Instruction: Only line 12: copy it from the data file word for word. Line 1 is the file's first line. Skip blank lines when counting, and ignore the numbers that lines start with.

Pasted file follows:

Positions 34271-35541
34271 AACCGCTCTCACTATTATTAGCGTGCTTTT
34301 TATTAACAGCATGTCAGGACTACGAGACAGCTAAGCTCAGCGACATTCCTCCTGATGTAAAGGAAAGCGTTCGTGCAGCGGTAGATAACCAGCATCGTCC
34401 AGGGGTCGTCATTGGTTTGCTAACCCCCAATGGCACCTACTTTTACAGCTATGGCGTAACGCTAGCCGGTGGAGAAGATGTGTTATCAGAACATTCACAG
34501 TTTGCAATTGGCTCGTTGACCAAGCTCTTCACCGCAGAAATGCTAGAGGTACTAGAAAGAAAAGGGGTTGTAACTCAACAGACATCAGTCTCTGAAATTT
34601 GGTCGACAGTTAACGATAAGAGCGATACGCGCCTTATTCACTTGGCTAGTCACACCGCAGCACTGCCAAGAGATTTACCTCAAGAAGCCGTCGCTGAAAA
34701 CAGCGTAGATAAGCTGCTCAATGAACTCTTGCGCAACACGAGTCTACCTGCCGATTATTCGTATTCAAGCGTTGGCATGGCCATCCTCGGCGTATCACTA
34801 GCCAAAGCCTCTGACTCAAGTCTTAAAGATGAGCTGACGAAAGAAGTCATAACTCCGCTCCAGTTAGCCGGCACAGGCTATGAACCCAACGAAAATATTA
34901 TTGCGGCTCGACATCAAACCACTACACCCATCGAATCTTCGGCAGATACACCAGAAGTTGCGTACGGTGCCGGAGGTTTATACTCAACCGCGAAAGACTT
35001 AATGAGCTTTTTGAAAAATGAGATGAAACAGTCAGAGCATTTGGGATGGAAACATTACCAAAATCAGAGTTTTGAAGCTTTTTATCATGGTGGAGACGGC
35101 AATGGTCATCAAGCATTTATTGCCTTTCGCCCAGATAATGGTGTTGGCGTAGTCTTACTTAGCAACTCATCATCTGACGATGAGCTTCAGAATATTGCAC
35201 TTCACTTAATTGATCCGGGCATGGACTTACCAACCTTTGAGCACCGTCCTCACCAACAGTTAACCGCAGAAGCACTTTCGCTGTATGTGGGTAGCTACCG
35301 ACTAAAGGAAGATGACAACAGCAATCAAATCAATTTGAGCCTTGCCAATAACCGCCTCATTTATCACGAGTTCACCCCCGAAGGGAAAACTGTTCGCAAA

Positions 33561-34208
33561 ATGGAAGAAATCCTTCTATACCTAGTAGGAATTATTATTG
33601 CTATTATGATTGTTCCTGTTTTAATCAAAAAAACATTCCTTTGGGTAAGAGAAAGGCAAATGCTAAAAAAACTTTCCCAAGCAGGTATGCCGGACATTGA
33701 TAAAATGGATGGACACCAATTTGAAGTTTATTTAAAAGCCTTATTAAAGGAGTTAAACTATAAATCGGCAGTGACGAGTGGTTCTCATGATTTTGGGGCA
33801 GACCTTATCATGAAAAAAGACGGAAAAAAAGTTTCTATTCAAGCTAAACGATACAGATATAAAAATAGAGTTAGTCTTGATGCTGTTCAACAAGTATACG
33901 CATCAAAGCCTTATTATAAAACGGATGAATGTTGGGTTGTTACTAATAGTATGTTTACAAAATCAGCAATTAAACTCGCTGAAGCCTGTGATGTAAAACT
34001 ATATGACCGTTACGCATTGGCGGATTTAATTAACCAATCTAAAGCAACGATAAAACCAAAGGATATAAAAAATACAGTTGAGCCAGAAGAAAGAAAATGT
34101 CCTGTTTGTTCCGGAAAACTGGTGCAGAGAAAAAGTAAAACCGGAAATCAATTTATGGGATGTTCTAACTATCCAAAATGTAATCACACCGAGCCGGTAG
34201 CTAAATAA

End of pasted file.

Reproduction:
35201 TTCACTTAATTGATCCGGGCATGGACTTACCAACCTTTGAGCACCGTCCTCACCAACAGTTAACCGCAGAAGCACTTTCGCTGTATGTGGGTAGCTACCG